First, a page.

I believe that there is no one more aware of their impact on the planet than those who are well travelled. We see the negative impacts of humanity wherever we roam, and all good globetrotters know how important it is to “take only photos and leave only footprints.” We also know this process begins long before we leave home. It starts in the planning stages, from our mode of transport we choose, to the accommodation we book and even what we choose to pack in our suitcase.
I’m sure I don’t have to explain to you, dear traveller, about the failings of the fast fashion industry. From being the 5th most polluting industry to the extreme inequity and dangerous conditions experienced by garment workers. So where do we source sustainable travel clothing for our next getaway while remaining stylish and on budget? Well, I’ve been working on trialling a number of options and here are my top picks for women’s travel clothing with a focus on people and the planet, that won’t eat too much into your travel stash.
Full Disclosure: I may earn compensation for my endorsement, recommendation, testimonial, and/or link to any products or services from this website. Your purchase helps to support Duende at no extra cost to you.
9 Sources for sustainable travel clothing
Pact offers comfortable, high-quality underwear and activewear for men, women and kids. Their garments are made in Fair Trade Certified factories, with sustainably sourced fabrics and selective use of dyes. Pact cotton leggings are my new favourite clothing item for long haul flights – so soft and breathable – and my husband loves the travel pants for the same purpose. They are also diverse pieces to have on hand in your destination to wear as sleepwear, layer under other items on cold days, and wear them to work out.
For more adventurous travellers who need more specialised gear, Patagonia has been a leader in sustainable apparel for quite some time. Their activewear covers trail running, climbing, surfing, skiing and snowboarding with ranges for men, women and children. Patagonia offers repair, trade-in and recycling services for their products, and donate 1% of sales to grassroots environmental groups.
Everlane create quality, classics for men and women, that will take you from season to season ensuring you get that 30-wear minimum. Everlane produces its clothing in ethical factories (listed on their site) and practices what they call “radical transparency”. Just click on a product in their online store, and scroll down to find information about exactly what it cost them to make that piece down to the materials, labour, transport and duties. Everlane ship to the U.S., Canada, Hong Kong and Australia. My favourite Everlane pieces are their wool pants and cashmere crew which I have on high rotation throughout winter whether I’m home or away.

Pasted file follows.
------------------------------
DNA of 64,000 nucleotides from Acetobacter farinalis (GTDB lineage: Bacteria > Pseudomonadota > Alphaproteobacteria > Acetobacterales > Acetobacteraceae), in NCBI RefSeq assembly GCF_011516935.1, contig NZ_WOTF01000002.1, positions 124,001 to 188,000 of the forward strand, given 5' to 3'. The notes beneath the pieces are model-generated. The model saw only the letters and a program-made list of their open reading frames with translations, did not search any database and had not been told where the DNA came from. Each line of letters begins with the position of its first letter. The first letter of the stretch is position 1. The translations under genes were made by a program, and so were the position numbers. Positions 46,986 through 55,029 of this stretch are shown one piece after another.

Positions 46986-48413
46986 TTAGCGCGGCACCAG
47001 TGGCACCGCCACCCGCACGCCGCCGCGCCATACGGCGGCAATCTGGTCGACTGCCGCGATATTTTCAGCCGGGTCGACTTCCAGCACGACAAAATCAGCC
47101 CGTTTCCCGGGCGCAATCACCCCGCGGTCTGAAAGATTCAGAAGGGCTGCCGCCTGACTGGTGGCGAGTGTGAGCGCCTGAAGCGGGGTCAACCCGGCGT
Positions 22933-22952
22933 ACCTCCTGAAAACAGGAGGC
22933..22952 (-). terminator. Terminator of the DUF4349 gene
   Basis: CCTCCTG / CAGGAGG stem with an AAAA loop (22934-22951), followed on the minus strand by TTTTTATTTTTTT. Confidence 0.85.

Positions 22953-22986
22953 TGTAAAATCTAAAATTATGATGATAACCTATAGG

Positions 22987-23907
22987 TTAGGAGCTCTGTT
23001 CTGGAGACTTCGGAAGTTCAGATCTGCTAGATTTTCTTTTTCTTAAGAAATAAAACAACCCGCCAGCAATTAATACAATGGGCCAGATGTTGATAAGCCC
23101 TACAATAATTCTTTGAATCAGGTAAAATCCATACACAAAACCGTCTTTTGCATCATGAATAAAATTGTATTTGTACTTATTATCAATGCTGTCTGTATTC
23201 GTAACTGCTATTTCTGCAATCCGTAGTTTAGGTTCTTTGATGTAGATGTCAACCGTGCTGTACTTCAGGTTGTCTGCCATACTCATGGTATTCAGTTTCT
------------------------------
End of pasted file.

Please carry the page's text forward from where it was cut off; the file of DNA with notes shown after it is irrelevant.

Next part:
Similar to Everlane, Grana provides modern classics in high-quality fabrics for men and women. However, Grana ship to a much broader market. The Hong Kong-based company focuses on fabric sourcing and keeping prices down by minimizing their distribution model and retailing online only. My favourites are Grana’s matching silk tops and bottoms which are great as separates or creating a faux jumpsuit/playsuit look, giving you more outfit options out of fewer items.
Pop some tags Macklemore-style and grab a bargain thrifting your sustainable travel wardrobe. I recently thrifted several items to fulfil my summer packing list for Australia. Treasure hunting in your local Vinnies or Goodwill is good fun, but through the magic of the interwebs, you can also thrift from home. Organisations such as Thredup, Tradesy, The Attic, eBay and Etsy sell secondhand online. Not to mention lightly used luxury clothing and accessories from the likes of Vestiare Collective and The Real Real (where I got my Rebecca Minkoff backpack for a steal).
Thrifting is more time-consuming than regular shopping, as you need to keep checking back for garments in the right sizes etc, however, secondhand shopping online is made easier using saved searches and alert emails for the products you are hunting. If you need adventure gear, check out Patagonia’s Worn Wear store for second hand Patagonia clothing.
6. Smitten Merino
If like me, Merino wool is one of your go-to fabrics for travel clothing, you are going to love Smitten. This small, family-owned label produces high-quality garments in timeless designs. Their Merino wool is super-fine, sustainably grown and non-mulesed, sourced locally in Tasmania and broader Australia. The garments are also sewn within in Australia. Merino wool is an investment and these garments don’t come cheap, but their quality and classic designs ensure you’ll get enormous value in the long term.
7. Soulful Souvenirs
A little while ago, I wrote 5 reasons to wear traditional dress pieces. Pick up statement pieces along your travel route and you will not only have gorgeous, original pieces to wear, but you will attach beautiful memories to these pieces as you go, making them ultimate Soulful Souvenirs! My favourite – you can probably guess already – is my Nyonya Kebaya from Singapore.
8. Friends & family
Sometimes you may need a particular item for one specific trip, and it would make more sense to borrow than to buy. Ask around your family and friends or post on social media to help find someone who would be willing to lend or even give your theirs.
9. Strand Australia
Going on a tropical vacay? Strand are another boutique, Aussie brand that make resort wear. They produce their clothing in natural fabrics, mostly certified organic cotton, which is sewn in a small ethically-certified production facility in India. Their cover-ups and summer dresses are super soft and comfortable while still being flattering and timeless in design.
Bon voyage conscious wanderer! I hope you love and wear-to-bits (literally) your sustainable travel clothing
Peace, love & inspiring travel,